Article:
A year after it was released on PC-based VR platforms, Crazy Machines VR has finally arrived on Playstation VR as well. We couldn’t wait to get started with it….
It’s been a bit of a wait for Crazy Machines VR, from my perspective at least. I briefly saw the game in action during the 2018 edition of Gamescom, but it was nowhere to be seen this year. Not entirely surprising since the game was released back in October of last year, but I was hoping we’d still see it on PSVR.
Part of that is because I’ve been playing games like Crazy Machines since the early 90s, when I fell in love with games like The Incredible Machines and Sid & Al’s Incredible Toons. Crazy Machines revitalized the genre years later, and this was to be my first take on it in VR. Sure, a game like Fantastic Contraption has a similar theme, but its levels play out on a much larger scale than the miniature mayhem that characterizes Crazy Machines. The objective in Crazy Machines VR is the same it’s always been – complete a specific objective by lining up a sequence of toy/practical objects and actions for often hilarious and/or impressive results.
Crazy Machines VR has forty levels to complete, though the first batch of these should really be seen as tutorial levels that don’t throw too much of a challenge at you. Instead, they’re meant to familiarize you with the basics of the game (which really is a no-brainer if you’ve played non-VR entries of the game) and its controls. Because Crazy Machines has always been a “pick up an object and place it in the level” kind of experience, it works great in VR. The (Move) controls are quite forgiving too, with pre-determined spots for objects to be placed in and a mechanic that automatically rotates them in place.
Although this makes sure you don’t end up in a scenario where your placement has to be pixel-perfect (this was a bit of a thing in The Incredible Machine back in the day), it does oversimplify the experience in some of the more straightforward levels. When you don’t feel the satisfaction of having just solved a puzzle, all that’s left is for you to enjoy the end result in motion. Granted, while that is certainly fun to do in VR, it’s the later levels where the real “eureka!” moments are.
While Crazy Machines VR doesn’t have a level editor to help you craft your own creations, it does feature a number of sandbox levels that allow you to play around with some of the physics-based gameplay outside of the confines of the carefully designed puzzles. While I preferred spending my time with the actual levels, the sandbox environment do provide a fun little diversion to more casual VR gamers or as a fun little VR demo for newcomers. Spend more time with it, and I can definitely recommend heading towards the campaign mode, where those 40 levels are connected via an actual story as well.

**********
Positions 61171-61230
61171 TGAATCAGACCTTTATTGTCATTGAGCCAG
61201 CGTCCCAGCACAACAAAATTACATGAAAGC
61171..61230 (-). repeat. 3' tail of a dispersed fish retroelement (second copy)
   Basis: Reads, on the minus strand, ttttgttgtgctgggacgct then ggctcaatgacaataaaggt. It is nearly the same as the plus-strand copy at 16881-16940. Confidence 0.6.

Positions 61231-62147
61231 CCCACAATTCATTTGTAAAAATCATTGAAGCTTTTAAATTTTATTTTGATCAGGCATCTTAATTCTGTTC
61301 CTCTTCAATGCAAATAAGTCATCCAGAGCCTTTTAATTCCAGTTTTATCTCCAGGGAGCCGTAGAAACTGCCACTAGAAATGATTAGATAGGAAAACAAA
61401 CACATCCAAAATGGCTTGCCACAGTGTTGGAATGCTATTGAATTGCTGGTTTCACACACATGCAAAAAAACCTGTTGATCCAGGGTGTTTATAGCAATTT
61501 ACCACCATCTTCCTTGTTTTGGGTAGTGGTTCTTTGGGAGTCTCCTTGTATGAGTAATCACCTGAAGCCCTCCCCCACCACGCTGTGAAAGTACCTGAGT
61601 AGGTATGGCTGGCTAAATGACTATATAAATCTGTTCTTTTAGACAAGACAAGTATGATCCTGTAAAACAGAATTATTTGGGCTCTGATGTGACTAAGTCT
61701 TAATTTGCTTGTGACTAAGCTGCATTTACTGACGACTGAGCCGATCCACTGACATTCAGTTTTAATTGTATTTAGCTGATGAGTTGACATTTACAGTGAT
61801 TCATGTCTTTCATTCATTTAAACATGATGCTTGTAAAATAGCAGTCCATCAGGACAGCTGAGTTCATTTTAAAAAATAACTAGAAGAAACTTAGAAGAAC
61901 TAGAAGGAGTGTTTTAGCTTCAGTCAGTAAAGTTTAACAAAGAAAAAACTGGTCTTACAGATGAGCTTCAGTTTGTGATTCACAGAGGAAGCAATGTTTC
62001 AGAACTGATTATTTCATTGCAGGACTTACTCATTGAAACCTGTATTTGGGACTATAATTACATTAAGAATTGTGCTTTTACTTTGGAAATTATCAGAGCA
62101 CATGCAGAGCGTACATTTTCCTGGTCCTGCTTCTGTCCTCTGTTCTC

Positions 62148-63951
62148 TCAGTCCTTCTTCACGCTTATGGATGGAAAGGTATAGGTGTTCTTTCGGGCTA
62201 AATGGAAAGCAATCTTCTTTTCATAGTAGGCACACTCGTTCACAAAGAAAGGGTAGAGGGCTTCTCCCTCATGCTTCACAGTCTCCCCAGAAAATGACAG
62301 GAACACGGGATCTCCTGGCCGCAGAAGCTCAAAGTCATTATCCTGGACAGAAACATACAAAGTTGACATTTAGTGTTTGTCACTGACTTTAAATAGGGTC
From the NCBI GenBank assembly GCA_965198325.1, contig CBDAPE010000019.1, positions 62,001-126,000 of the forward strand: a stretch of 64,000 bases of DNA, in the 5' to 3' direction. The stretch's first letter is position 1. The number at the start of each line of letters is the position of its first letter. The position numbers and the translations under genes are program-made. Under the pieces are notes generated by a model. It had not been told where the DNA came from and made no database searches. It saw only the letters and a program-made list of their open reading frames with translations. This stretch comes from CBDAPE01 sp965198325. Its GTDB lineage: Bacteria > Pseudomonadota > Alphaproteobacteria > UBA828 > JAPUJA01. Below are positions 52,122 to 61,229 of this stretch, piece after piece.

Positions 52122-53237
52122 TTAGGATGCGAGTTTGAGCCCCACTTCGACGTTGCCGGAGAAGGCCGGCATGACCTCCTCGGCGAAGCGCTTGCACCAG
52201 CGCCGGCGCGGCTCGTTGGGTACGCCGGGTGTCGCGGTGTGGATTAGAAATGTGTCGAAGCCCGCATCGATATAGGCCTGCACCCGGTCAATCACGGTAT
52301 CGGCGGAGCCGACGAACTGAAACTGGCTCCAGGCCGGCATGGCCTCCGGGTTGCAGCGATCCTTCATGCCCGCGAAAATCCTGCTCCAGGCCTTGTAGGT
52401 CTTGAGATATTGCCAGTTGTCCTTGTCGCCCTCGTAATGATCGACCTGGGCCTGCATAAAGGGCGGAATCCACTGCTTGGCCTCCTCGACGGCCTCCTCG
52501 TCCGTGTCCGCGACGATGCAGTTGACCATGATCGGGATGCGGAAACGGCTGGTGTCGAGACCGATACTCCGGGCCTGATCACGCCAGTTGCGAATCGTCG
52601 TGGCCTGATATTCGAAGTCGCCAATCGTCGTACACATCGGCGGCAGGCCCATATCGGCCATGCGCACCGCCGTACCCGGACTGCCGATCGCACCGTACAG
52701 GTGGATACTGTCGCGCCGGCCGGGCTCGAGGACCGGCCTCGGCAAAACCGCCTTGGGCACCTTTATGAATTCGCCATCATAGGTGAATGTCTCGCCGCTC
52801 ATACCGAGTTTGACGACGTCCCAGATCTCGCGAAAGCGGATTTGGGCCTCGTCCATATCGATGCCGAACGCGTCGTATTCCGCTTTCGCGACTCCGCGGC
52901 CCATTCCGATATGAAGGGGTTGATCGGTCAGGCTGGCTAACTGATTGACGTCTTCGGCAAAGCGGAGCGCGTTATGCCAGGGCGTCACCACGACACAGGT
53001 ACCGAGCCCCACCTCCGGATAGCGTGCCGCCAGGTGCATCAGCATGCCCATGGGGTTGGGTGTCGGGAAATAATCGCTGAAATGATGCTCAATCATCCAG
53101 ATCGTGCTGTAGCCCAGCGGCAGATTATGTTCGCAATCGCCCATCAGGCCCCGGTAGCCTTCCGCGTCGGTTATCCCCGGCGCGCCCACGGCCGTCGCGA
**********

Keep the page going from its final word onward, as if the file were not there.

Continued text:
The actual gameplay in Crazy Machines VR is familiar, though puzzle elements generally feel a little bigger than they did before. This is most likely because of practical and technical reasons. VR’s not quite far enough when it comes to rendering minute little details and it would be tricky to comfortably control and navigate everything with smaller objects as well. There’s an impressive physics engine at work though, with things toppling over and moving exactly how you’d expect them to. This makes seeing things unfold in VR a joy to watch, and it even makes it fun to intentionally mess up just to see what happens when you derail the intended chain reaction.
The PC release of Crazy Machines VR was met with some criticism about its performance and perhaps this is why the PSVR version took a bit longer than originally planned. It looks like that extra time in the oven paid off though, because the Playstation version feels quite polished indeed. The controls are responsive, the visuals are detailed, and I didn’t notice any performance issues either (playing on a PS4 Pro).
I can definitely recommend the PSVR port of Crazy Machines VR to those who enjoy puzzle games in VR like Statik or Tumble VR. This one, like those examples, now ranks among my favorite in the genre.